Sunday, April 19, 2015

Guilt and Nazi War Loot

Years ago I went to see the Belvedere Palace in Vienna, an extremely impressive building with beautiful grounds surrounding it.  My only memory of the museum, however, is of one wall with five paintings by Gustav Klimt (1862-1918), the Austrian Symbolist painter who was the most important artist of the Vienna Secession movement.  Little did I know at the time that there was going to be a great deal of contention about the ownership of those pictures.

We went the first day of the showing in Santa Fe of the film, “Woman in Gold”, the story of Maria Altmann (1916-2011) who desired to retrieve her family’s treasures stolen first by the Nazis and then by the Austiran government.  The centerpiece of the wall at the Belvedere was one of the most impressive paintings by the artist representing Altmann’s aunt, Adele Bloch-Bauer (1881-1925).  Bloch-Bauer was one of Klimt’s favorites and the only woman of whom he painted two portraits.

Photo Credit: Assieme (1978)

Adele Bloch-Bauer died at the age of 44 of meningitis in Vienna long before Hitler arrived in Austria.  Her will included a request that her husband leave this particular portrait in his will to the Belvedere Palace.  In 1941, however, the Nazis came and seized all the family’s art eventually murdering the mother and father of Maria Altmann and many other friends and members of her family.  Maria, however, managed to escape Austria with her husband and sister.

Helen Mirren convincingly portrays Maria in the movie, that closely follows the actual case, as she  realizes through press reports that attitudes in Austria and Germany were changing during the second half of the 1990’s. An old friend from Austria recommends her son, a young lawyer. who becomes captivated by the case when he realizes how his family was also affected by the holocaust.  His grandfather was the Austrian composer Arnold Schoenberg.

Though Maria has sworn never to return to Austria she goes back to Vienna with her lawyer where they meet up with an investigative reporter, Hubertus Czernin, who wants to help them and make up for the sins of his father who was a rabid Nazi.  With his help they find the will of Adele Bauer-Bloch’s husband who died in 1945 leaving everything to his two nieces (in fact a nephew was also included).  The Austrian government had interpreted the request by Adele Bloch Bauer that her husband bequeath the portrait to the museum as her will, but the will’s actual wording left the picture to her husband. Since the Nazi’s had taken the painting from the walls of the Bloch-Bauer home in 1941 before he died, the case was that it should be restituted to his legal heirs.

After the Austrian government restitution commission finds against them they return to the U.S. to pursue the case here.  In a precedent setting decision they win the right in the U.S. Supreme Court to be heard in U.S. courts.  Realizing, however, that they cannot afford court costs either in Austria or in the United States, they make a deal to bring the case back to Vienna for arbitration, where Altmann finally wins back the family’s Klimts.  Today the portrait of Adele Bloch-Bauer I can be found in the Neue Galerie in New York.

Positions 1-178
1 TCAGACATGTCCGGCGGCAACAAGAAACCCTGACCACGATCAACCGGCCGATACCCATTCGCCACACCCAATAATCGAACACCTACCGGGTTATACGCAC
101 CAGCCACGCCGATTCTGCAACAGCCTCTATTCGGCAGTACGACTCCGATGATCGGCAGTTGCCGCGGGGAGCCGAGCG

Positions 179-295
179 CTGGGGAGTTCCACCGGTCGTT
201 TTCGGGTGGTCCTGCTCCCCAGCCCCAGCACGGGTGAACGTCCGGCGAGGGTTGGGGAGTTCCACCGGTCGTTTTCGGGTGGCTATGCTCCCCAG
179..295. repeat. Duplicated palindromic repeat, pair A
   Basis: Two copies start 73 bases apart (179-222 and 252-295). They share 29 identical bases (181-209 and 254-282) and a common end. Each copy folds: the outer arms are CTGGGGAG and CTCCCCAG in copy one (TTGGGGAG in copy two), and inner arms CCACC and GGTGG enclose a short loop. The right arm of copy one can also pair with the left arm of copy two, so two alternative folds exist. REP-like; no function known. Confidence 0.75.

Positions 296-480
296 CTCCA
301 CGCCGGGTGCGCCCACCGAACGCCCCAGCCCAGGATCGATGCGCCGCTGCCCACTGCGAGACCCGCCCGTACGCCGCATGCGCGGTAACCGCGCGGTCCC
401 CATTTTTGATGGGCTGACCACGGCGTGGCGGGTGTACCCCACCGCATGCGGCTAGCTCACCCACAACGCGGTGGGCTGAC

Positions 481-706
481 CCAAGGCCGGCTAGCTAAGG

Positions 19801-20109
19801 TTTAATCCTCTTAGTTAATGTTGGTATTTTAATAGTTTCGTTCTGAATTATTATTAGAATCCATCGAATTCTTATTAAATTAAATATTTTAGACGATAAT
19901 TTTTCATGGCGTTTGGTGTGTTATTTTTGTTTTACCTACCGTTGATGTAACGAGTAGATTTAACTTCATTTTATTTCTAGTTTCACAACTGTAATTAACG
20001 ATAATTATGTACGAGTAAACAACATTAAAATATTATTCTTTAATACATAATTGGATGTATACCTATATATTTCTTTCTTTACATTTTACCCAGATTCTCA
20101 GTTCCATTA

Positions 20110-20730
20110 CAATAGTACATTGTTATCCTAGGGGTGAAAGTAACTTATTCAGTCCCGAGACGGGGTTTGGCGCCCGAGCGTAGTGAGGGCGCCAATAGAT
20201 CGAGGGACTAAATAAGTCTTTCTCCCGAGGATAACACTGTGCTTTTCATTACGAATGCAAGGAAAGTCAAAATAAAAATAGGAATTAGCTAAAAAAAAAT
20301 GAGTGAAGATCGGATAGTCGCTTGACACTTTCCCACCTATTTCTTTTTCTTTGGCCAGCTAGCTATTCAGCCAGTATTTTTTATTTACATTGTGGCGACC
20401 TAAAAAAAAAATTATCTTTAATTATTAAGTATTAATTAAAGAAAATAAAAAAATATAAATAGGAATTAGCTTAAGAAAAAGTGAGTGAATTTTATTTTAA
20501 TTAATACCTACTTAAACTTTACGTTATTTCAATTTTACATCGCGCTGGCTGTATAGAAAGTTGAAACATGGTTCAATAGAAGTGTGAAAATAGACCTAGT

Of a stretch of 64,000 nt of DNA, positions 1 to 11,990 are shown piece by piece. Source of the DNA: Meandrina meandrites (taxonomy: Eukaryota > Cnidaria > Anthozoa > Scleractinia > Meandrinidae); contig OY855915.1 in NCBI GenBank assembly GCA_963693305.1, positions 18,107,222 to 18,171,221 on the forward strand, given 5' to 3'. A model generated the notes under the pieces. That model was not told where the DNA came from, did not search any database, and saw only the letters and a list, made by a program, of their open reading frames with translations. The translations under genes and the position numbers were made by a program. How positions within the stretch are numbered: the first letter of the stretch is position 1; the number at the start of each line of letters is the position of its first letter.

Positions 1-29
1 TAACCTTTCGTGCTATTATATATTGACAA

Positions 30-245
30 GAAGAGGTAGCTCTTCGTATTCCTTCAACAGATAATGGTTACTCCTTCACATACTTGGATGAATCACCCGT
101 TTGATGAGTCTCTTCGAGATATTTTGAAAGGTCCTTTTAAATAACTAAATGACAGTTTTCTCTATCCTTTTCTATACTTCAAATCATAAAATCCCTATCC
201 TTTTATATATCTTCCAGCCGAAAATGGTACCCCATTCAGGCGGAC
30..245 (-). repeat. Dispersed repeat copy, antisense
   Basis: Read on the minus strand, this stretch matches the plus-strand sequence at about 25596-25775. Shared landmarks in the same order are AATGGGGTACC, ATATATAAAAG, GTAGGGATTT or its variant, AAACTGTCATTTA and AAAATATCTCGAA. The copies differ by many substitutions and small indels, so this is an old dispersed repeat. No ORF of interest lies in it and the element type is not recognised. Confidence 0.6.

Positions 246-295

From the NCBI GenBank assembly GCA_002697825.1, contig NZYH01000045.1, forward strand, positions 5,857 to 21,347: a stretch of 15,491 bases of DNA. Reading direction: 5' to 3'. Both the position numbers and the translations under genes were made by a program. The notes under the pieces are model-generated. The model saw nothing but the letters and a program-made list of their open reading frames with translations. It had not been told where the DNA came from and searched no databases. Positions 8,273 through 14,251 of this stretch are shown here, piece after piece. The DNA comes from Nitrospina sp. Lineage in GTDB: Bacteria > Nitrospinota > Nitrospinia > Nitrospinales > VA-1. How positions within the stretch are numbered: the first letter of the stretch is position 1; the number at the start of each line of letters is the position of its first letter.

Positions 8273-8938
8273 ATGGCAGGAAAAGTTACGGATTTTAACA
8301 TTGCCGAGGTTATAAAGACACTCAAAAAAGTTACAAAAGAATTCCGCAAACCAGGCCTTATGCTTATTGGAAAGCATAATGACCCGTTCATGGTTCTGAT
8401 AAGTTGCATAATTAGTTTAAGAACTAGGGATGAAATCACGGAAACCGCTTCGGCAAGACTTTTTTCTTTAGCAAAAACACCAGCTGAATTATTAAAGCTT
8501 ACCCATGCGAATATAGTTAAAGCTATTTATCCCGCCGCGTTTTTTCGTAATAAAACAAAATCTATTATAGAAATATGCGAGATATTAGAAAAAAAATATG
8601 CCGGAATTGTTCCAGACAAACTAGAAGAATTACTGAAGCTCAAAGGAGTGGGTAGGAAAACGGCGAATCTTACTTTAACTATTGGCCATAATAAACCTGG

Along the entire process Maria repeatedly hesitates and sometimes wants to put a halt to the venture altogether.  In a final heart-rending scene in the movie Maria finds that winning brings none of the sense of celebration and relief that she expected, but just the guilt of having escaped and left so many behind to die at the hands of the Nazis.  This hit home with me.  My parents got out of Hitler’s Germany shortly after my father was thrown out of University in 1933, the year before he would have received his doctorate.  He never wanted to speak of it and said only, “I knew when I wasn’t wanted”.  He was 22 years old at the time.  Like many of his friends he wanted to enlist in the U.S. Army but to his further upset he was classified 4F, unable to serve.  He could only join the civil defense and never left the U.S.  His guilt feelings were profound and acknowledged more in what he did not say that what he did.  I hadn’t realized what it meant when I was told as a child that my mother went back to Germany in 1937 to get a wedding dress because she could not afford one and money could not be gotten out of Germany by then.  My grandmother only left after the Anschluss in 1938.

I personally have a case with Germany, which was published in the Wall Street Journal on February 24, 2015:


My father would never have agreed to it.  He had a philosophy “Lass die Toten ruhen”  ironically translated “leave the dead in peace”. He was grateful to be out of Germany safe with his family and being able to lead a good life.  For me, however, over the last decade it has become a desire to seek justice for my family.  We have been after works of art taken from the family in Germany and The Netherlands and refused at every turn.  Although, in a political decision, we lost before the advisory restitution committee in Germany, since I have partners in the current venture and lawyers who believe in the case, it Is being pursued.

I am not sure why so many movie critics did not care for the “Woman in Gold” though they admit that Helen Mirren as Maria is superb.  She was so good that I truly believed she could have been one of my parents’ refugee friends. One of the critics I read found Maria’s statement that it was not about the money, disingenuous, but I can tell you that while money, of course, is part of the package it is about so much more.  I have learned where my parents really came from and it has opened my eyes to the horror that already started in 1933.  Those who lived through it wish and need to forget, but those that come after must always remember!

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